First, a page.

The order for the construction of two diesel electric locomotives was signed between the English Electric Company (EE) and the London Midland and Scottish Railway (LMS) in April 1947.  The diesel and electrical components were designed and supplied by EE while the mechanical parts were designed and erected by the LMS at Derby Works under the guidance of Mr. H. G. Ivatt, the LMS Chief Mechanical Engineer. The locomotives were numbered 10000 and 10001 respectively.  The locomotives were given the class code  D16/1. No TOPS numbers were allocated as both units were withdrawn in advance of the implementation of TOPS. The first locomotive was delivered in December 1947 on the eve of nationalisation with the second unit being delivered to the nationalised railway British Railways (BR) in July 1948.  The main physical details of the locomotives are as follows:

Wheel arrangement                                        Co-Co

Length over buffers                                         61 ft 2 in (18.64 metres)

Overall width                                                   9 ft 3 in (2.82 metres)

Overall height from rail level                         12 ft 11.5 in (3.95 metres)

Total wheelbase                                              51 ft 2 in (15.60 metres)

Bogie wheelbase                                            15 ft 8 in (4.78 metres)

Wheel diameter                                              3 ft 6 in (1.07 metres)

Weight in working order                                127 tons 3 cwt (129.2 tonnes)

Maximum axle loading                                   21 tons 5 cwt ( (21.59 tonnes)

Number of traction motor                              6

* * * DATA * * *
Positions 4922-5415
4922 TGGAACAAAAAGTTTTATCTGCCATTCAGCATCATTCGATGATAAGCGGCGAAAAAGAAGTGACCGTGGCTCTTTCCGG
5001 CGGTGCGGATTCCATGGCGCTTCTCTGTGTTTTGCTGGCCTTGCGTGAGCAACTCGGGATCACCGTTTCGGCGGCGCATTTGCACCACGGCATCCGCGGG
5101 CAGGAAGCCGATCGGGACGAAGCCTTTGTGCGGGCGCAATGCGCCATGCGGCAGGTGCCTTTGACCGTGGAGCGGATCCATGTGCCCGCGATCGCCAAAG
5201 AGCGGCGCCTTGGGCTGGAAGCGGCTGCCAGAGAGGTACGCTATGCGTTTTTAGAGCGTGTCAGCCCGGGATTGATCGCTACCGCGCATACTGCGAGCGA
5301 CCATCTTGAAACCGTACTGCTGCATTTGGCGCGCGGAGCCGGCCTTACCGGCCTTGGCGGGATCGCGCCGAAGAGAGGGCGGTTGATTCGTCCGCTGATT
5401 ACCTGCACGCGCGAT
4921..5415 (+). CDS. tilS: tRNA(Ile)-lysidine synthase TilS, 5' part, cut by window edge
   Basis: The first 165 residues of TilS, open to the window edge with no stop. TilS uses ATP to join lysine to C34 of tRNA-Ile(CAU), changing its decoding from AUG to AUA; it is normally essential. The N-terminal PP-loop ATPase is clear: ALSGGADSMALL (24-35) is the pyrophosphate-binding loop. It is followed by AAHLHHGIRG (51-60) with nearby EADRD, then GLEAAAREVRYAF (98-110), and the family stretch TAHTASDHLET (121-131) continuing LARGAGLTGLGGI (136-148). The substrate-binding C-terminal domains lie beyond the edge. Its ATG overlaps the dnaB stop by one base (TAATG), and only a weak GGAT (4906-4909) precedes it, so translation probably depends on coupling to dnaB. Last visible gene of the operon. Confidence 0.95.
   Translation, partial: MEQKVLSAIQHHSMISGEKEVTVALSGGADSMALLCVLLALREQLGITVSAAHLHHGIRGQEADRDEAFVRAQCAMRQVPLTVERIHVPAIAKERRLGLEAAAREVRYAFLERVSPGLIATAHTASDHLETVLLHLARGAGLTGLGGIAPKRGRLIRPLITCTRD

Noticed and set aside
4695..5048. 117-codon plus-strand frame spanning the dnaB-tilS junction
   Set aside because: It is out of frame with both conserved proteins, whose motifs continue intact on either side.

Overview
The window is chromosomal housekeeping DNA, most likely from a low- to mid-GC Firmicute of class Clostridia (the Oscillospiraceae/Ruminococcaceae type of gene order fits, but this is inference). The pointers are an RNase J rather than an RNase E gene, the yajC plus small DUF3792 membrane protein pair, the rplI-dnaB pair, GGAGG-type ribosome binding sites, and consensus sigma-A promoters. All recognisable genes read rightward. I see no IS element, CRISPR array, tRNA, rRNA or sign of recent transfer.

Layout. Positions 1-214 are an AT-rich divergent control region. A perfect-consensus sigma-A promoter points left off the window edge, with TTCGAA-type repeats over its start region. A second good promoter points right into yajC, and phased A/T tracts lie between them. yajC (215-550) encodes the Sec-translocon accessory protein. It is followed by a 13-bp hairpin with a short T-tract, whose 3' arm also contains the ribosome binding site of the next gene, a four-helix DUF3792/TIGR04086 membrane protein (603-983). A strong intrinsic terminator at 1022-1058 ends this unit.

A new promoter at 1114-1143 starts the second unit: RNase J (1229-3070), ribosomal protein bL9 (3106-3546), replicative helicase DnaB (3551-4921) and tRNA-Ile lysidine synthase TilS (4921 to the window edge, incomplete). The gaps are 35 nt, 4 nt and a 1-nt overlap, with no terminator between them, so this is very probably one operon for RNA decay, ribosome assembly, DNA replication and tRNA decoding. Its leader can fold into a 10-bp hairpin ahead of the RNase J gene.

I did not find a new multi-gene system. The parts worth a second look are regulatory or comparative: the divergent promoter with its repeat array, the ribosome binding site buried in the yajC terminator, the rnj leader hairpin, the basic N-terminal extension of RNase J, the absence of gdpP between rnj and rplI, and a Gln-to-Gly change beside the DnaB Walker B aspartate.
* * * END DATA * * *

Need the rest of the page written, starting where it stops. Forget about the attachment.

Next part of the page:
Gear ratio                                                        55/18

Maximum tractive effort (starting)                 41400 lb (184.16 kN)

One hour tractive effort                                 18 500 lb @ 26 mph (82.29 kN @ 41.86 kph)

One hour rail power                                       1283 HP @ 26 mph (957 kW @ 41.86 kph) 

Transmission Efficiency                                   80.2%

Continuous tractive effort                              15000 lb @ 32 mph (66.72 kN @ 51.52 kph)

Continuous rail power                                    1280 HP @ 32 mph (955 kW @ 52 kph)

Transmission Efficiency                                    80.0%

Maximum service speed                                 93 mph (149.73 kph)


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The locomotives were tested using a dynometer car and a tractive effort curve was published in a brochure produced by EE in 1951.  The graph included tractive effort vs speed as well as tractive effort vs current in both full field and weak field conditions.  The graph was hand draw and was approximately 1/3rd of a standard A4 page in size. The graphs appear to be reasonably accurate although the slight increase in rail horsepower from 28 to 37 mph is interesting.  The transition from full field to weak field can be clearly seen at 38.1 mph as can the unloading point at 74 mph.  The article quoted speeds (using both locomotives) of 58 mph on the 1:106 of Grayrigg bank and 49 mph on the 1:75 of Shap with a train of 390 tonnes gross

The speed on Grayrigg definitely represents a full throttle effort however the indications are that  speed was still falling on the steeper 1:75 of Shap.  The article also quoted a run with both locomotives hauling 16 coaches of 545 tons gross which averaged 38 mph on the 1:75 of Shap and 36 mph on the slightly steeper Beattock bank. These also represent full power ascents which would be expected for publication in a company brochure

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